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# Sequential Logic

Combinational chips compute functions that depend solely on combinations of their input values. These relatively simple chips provide many important processing functions (like the ALU), but they cannot maintain state. Since computers must be able to not only compute values but also store and recall values, they must be equipped with memory elements that can preserve data over time. These memory elements are built from sequential chips.

## Flip-Flop

• the DFF has a clock input that continuously changes according to the master clock’s signal.
• 1-bit input, 1-bit output
• The gate outputs its previous input:

$out(t)=in(t-1)$

• Implementation: a gate that can flip between two stable states: remembering 0, or remembering 1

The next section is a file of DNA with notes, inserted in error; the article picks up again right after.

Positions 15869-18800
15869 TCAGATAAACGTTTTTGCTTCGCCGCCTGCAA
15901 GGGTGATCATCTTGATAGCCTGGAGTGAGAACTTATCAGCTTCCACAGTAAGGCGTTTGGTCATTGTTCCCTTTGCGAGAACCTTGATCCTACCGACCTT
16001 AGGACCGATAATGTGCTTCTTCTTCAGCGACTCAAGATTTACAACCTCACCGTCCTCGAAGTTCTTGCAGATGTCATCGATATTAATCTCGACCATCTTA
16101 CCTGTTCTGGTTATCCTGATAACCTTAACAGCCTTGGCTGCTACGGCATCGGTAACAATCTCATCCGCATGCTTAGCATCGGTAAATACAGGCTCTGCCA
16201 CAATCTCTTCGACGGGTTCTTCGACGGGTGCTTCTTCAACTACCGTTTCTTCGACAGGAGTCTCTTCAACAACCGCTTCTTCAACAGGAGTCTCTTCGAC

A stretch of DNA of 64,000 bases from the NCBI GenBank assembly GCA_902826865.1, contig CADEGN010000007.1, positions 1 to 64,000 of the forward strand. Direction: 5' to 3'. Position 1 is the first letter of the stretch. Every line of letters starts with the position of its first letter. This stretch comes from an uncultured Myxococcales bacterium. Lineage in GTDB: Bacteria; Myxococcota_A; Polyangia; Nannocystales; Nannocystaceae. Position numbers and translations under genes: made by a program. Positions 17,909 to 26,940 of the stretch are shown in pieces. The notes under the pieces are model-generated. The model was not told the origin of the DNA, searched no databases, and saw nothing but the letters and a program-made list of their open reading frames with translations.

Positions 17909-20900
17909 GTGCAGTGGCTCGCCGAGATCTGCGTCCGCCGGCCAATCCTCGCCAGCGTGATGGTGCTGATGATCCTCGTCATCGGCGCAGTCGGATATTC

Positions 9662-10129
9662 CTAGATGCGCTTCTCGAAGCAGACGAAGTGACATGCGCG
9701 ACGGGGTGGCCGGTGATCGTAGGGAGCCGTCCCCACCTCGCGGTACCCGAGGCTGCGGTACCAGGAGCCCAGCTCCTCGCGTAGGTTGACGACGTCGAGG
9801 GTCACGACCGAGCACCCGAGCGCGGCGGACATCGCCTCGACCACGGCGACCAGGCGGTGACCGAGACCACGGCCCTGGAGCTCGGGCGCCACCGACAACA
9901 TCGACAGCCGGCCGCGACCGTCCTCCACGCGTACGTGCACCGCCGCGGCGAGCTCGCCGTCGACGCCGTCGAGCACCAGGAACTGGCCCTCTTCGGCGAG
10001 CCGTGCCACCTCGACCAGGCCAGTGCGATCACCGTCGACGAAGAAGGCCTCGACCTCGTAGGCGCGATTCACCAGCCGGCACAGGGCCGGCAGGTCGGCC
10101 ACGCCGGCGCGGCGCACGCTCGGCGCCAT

• Gates that feature this behavior are called data flip-flops.

## 1-bit register

A single-bit register, which we call Bit, or binary cell, is designed to store a single bit of information (0 or 1). The chip interface consists of

• an input pin that carries a data bit;
• a load pin that enables the cell for writes;
• an output pin that emits the current state of the cell

• Read: To read the contents of a register, we simply probe its output.
• Write: To write a new data value d into a register, we put d in the in input and assert (set to 1) the load input. In the next clock cycle, the register commits to the new data value, and its output starts emitting d.

## Multi-bit register (also known as “register”)

A w-bit register can be created from an array of w 1-bit registers.

## Random Access Memory (RAM)

1. Architecture A sequence of n addressable registers, with addresses 0 to n-1

2. The number of registers (n) and the width of each register (w) are called the memory’s size and width

3. Address width $k = log_2 n$

• probe out
5. To set Register i to v: